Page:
The Deputy Special Envoy added that a constitutional track on its own cannot resolve the crisis, and the Syrian-led committee’s work needs to be accompanied by mutual and reinforcing steps by Syrian and international players on the range of issues contained in Resolution 2254.

Matar noted that, while falling short of the nationwide ceasefire called for by Resolution 2254, a fragile and relative calm continues broadly to hold in Syria. That calm however continues to be ever more challenged, raising concerns, she added.

The acting Deputy Emergency Relief Coordinator, Ramesh Rajasingham, told the Council that 6.7 million people in Syria are internally displaced and about a third of them lack proper shelter. He estimated that more than three million people across all of Syria will need assistance this winter because of their shelter needs.

Rajasingham said, “As the weather gets colder over the coming weeks, and with continued fuel shortages, we expect people will, as they did last year, resort to burning anything they can find to try and keep themselves and their children warm, risking tent fires and poisoning from toxic fumes.”

The UN official also noted that the price of a national reference food basket increased by 247 per cent since October last year and is now higher than at any point since WFP started price monitoring in Syria in 2013. He stressed that this means “that people are increasingly unable to feed their families.” He added, “Today an estimated 9.3 million people in Syria are food insecure – that’s 1.4 million more people than a year ago and more than at any other time during the crisis. About 1 million of them are severely food insecure – twice as many as last year – and we expect this number to increase.”

Rajasingham said efforts continue to bridge gaps in medical assistance in north-east Syria. He noted that all 17 hospitals and 106 primary healthcare facilities in the north-east have been reached with medical supplies on at least one occasion, however access has been inconsistent.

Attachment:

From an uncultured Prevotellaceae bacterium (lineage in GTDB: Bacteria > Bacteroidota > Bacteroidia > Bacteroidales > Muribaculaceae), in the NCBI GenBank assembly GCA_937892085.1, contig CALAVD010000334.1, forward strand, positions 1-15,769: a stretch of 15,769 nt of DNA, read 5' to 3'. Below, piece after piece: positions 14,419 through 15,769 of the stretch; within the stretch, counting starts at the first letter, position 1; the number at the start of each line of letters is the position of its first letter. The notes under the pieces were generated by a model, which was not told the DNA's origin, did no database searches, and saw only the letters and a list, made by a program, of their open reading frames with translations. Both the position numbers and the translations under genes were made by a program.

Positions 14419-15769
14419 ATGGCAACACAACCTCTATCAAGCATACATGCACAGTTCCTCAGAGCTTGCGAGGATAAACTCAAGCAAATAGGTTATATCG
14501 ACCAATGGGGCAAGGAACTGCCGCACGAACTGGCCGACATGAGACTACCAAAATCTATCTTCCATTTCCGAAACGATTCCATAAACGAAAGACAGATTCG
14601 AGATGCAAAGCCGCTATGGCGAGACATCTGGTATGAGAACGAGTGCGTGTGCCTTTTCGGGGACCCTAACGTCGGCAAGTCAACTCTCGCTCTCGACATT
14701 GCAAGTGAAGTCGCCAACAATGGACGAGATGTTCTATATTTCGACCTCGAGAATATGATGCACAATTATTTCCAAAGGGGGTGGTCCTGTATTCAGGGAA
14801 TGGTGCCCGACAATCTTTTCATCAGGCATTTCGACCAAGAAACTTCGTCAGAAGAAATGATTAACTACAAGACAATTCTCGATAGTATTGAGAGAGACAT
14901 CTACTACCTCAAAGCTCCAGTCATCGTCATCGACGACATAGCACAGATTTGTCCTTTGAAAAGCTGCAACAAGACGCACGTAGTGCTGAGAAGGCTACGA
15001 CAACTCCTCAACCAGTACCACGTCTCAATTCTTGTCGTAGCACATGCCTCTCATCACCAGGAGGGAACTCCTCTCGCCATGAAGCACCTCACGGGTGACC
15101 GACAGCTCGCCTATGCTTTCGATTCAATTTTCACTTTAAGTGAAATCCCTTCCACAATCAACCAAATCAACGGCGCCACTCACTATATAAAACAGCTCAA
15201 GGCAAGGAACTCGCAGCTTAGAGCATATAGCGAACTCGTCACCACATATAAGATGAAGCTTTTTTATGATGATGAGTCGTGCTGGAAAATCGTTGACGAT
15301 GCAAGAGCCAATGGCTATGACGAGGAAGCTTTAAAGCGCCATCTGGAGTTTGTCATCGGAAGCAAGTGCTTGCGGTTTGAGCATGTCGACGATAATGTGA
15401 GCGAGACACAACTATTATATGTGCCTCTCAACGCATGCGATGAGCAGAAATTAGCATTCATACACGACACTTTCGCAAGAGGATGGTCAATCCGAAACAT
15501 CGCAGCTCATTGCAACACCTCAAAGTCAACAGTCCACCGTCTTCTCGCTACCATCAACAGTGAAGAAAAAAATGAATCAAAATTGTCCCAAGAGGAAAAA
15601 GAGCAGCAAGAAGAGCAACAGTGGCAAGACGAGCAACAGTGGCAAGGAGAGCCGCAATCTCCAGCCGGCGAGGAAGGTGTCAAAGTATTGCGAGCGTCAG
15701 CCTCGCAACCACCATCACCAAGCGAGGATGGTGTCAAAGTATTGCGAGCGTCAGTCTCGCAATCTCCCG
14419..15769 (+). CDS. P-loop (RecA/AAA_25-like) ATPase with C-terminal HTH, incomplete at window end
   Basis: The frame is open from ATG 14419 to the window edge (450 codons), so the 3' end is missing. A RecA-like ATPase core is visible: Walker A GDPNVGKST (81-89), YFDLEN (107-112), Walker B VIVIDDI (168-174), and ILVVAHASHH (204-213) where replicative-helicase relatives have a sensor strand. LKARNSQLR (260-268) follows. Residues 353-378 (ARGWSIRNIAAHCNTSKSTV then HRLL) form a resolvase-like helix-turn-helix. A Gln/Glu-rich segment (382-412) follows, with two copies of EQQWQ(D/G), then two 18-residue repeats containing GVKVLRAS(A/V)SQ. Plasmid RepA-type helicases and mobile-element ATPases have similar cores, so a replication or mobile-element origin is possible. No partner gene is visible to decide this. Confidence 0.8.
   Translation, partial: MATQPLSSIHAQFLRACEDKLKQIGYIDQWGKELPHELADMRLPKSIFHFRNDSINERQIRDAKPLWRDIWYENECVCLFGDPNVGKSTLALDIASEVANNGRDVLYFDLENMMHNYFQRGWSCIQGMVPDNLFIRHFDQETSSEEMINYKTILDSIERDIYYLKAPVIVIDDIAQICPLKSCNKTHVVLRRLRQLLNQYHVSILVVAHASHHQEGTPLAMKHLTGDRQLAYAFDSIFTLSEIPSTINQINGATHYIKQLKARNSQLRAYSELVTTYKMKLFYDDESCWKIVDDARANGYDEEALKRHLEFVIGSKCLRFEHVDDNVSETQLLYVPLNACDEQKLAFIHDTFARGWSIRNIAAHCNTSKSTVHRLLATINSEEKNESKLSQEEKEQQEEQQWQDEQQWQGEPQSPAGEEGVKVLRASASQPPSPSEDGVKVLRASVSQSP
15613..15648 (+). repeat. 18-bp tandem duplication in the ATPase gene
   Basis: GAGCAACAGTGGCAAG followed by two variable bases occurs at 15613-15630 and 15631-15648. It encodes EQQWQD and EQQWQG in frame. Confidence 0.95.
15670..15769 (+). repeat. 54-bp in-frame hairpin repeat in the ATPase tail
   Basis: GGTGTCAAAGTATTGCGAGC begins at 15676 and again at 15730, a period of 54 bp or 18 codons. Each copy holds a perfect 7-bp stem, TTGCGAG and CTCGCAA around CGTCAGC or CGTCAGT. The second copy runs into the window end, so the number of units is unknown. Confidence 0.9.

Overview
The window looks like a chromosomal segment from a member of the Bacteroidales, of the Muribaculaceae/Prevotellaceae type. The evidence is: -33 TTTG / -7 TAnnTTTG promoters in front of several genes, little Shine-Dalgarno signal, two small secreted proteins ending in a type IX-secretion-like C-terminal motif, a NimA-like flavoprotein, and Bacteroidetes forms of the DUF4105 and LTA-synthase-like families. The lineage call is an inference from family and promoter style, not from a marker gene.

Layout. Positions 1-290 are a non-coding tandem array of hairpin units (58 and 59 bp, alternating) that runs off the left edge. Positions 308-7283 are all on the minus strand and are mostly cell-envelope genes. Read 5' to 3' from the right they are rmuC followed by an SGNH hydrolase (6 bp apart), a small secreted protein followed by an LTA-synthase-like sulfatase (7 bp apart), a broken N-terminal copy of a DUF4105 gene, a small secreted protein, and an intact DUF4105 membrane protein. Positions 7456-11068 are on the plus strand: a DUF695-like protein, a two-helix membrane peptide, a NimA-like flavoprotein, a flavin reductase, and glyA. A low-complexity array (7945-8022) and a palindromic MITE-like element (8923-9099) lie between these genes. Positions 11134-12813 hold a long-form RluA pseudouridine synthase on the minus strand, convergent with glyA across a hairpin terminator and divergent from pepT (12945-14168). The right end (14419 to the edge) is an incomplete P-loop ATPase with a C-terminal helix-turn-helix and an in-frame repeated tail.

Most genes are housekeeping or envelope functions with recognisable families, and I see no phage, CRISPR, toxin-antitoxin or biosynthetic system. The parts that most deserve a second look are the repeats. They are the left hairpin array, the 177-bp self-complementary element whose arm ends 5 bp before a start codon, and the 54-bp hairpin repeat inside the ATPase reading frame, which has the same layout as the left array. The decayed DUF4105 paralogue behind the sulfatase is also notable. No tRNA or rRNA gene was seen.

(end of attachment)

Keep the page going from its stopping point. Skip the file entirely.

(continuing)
The deputy humanitarian coordinator said, “Health services are extremely weak across the country and are being stretched to new extremes under the public health impact of COVID-19. Gaps in assistance and shortages of medical supplies and personnel are prevalent everywhere. In Dar’a, in the south, the National Hospital had thirty doctors pre-crisis, today it has only three – 1/10th of the previous number, with women giving birth in rooms with other patients due to lack of beds.”

Syrian ambassador Bashar Ja’afari said the recent international conference held in Damascus represented a major step forward for the safe and dignified return of refugees and displaced persons. He told the Council that, in the outcome document, participants rejected the unilateral coercive measures imposed on the country, foreign occupation and the pillaging of its resources. He said participants reaffirmed their commitment to a Syrian-owned and led political solution and agreed that the Constitutional Committee must carry out its work without outside interference or the imposition of fabricated timelines.

The Syrian ambassador regretted that UN participation was limited to an observer status due to what he described as US instructions. He said that at the time when the UN was not represented at the conference, a UN delegation entered Idlib illegally without prior authorization from the Syrian government. He told the Council that the delegation was accompanied by what was described as security personnel, who were part of the terrorist Al Nusra Front.

The Syrian ambassador said, "This condemned action represents a violation of my country's sovereignty, a hinderance to the partnership between the Syrian Government and OCHA, support for terrorism, and a violation of the Council's resolutions related to combatting terrorism and the principles of humanitarian work listed in General Assembly resolution 46/182. We look forward for the Secretary-General and his Under-Secretary-General for Humanitarian Affairs to take appropriate action to ensure an apology to the Syrian Government, to investigate this action, and to punish those who committed it. Those who cooperate with a terrorist entity must be held accountable no matter who they may be."